AUKUS makes Australia a US garrison, and locks us in with US warfighting so securely that we will be unable to stay out of any American war.

The ‘China Threat’: Can we escape the historical legacy of anti-Chinese racism?

Marilyn Lake, 29 Jun 2023

The ‘Chinese threat narrative’, as it has recently been labelled, was constitutive of Australian nationhood.

See our related campaign raising critical questions about the resurgence of nuclear power.

AUKUS from the Archives

The Subs and the Next War

Samuel Hume, 8 Feb 2024

AUKUS is a poor investment even when judged by the irrational standard of its proponents.

PODCAST: Bombs Bursting In Our Air: AUKUS, Australia and the course set for war?

Clinton Fernandes, Jenny Grounds, Nic Maclellan, Guy Rundle, 26 Oct 2023

An audio recording of the Arena public discussion hosted by the Institute for Postcolonial Studies (IPCS).

Outside In: AUKUS and the contradictions of sovereignty

Guy Rundle

Arena Online, 2 Jun 2023

The dilemma for Australian First Nations people is that they are getting a foothold on sovereign claims within the nation, at the same time as the sovereignty that was to be divided is being given away as a whole package.

AUKUS, Nuclear Technology and Australia’s Future

John Hinkson

Arena Online, 6 Apr 2023

To survive in this region Australia has to change its spots profoundly. It needs a form of cultural re-generation, in significant combination with its First Peoples, to justify its presence outside of the strategies of colonial power.

Preparing for the Next War: Subordination, escalation and the Battle for Ukraine

Timothy Erik Ström

Arena Online, 24 Feb 2023

The US and its allies are backing Ukraine to the hilt in order to further subordinate Europe to NATO in preparation for a possible war with China.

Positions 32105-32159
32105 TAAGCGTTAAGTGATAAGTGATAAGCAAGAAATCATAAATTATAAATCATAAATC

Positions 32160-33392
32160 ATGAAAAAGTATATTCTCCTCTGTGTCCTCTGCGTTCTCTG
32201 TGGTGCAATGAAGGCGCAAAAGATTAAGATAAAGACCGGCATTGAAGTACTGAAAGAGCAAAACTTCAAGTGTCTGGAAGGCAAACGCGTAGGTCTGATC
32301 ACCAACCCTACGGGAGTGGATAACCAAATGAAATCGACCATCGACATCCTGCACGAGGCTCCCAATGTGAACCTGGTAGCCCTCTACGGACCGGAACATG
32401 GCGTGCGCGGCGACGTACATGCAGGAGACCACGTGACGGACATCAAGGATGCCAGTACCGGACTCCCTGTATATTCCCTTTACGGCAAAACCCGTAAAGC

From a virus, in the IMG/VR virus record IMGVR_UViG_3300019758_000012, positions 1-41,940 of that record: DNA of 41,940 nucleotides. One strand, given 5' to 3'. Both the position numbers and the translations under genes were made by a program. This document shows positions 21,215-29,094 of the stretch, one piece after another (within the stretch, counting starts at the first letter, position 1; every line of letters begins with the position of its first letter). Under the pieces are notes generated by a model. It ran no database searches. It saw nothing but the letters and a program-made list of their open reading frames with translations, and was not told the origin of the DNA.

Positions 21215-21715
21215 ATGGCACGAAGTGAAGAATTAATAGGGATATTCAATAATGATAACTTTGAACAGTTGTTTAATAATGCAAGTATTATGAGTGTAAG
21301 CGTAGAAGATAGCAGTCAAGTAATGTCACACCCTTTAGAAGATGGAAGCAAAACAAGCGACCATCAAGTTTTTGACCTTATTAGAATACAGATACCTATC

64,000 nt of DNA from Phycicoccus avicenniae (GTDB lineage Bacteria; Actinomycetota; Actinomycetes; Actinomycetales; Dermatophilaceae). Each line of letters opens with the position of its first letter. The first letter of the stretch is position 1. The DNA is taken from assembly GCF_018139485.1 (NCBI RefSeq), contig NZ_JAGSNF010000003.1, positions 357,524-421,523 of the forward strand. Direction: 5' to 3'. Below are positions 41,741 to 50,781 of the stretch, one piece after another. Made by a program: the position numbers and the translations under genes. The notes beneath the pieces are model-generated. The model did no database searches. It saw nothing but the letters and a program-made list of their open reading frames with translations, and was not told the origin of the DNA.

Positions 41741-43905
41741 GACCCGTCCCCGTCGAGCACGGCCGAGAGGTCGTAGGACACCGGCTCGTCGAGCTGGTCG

The Wolvadoodles: A Review of Sub-Imperial Power

Richard King

Arena Quarterly no.13, Mar 2023

The ‘rules-based international order’ is not a set of rules at all, and still less a set of principles. It is a set of material military arrangements that seek to ensure and enshrine US dominance.

Pacific Moves: France and Australia in the Age of AUKUS

Nic Maclellan,

Arena Quarterly no.12, Dec 2022

The notion of France as a Pacific country surprises our closest island neighbours. Members of the Melanesian Spearhead Group, for example, see it as a European country and a colonial power.

Forever Partnership, Forever War

Alison Broinowski

Arena Quarterly no. 8, Dec 2021

…if the next war is against China, over Taiwan, the South or East China Sea, or some contrived event, Australia will become involved, will be a principal target, and will lose the war. China is not the Taliban.

What Are the Submarines Really For?

Clinton Fernandes,

Arena Quarterly no. 8, Dec 2021

The decision to acquire nuclear-powered boats reflects what has been the Australian Way of War for more than a century: to operate inside the strategy of a superpower by contributing a well-chosen, niche capability to augment the larger force.

Trade routes or War Games?: Subs and the geopolitics behind the China threat

Clinton Fernandes

Arena Online, 1 Oct 2021

Australian strategic planners are well aware that it would be absurd to protect trade with China from China… In the real world, the military build-up is about whether foreign military and intelligence activities can be conducted in another country’s exclusive economic zone.

AUKUS: It’s about Sovereignty, not Submarines

Binoy Kampmark

Arena Online, 30 Sep 2021

AUKUS is also a screeching message to powers in the region that the Anglophone bloc, with its vast historical baggage, intends to police the region against a country never mentioned in the joint statement but crystal clear to all present.

Sub-Imperial Australia

Guy Rundle

Arena Online, 16 Sep 2021

Our focus on subs has long been an expression of our idea that any defence would involve us contributing a subordinated part of a giant US-led naval force in the region.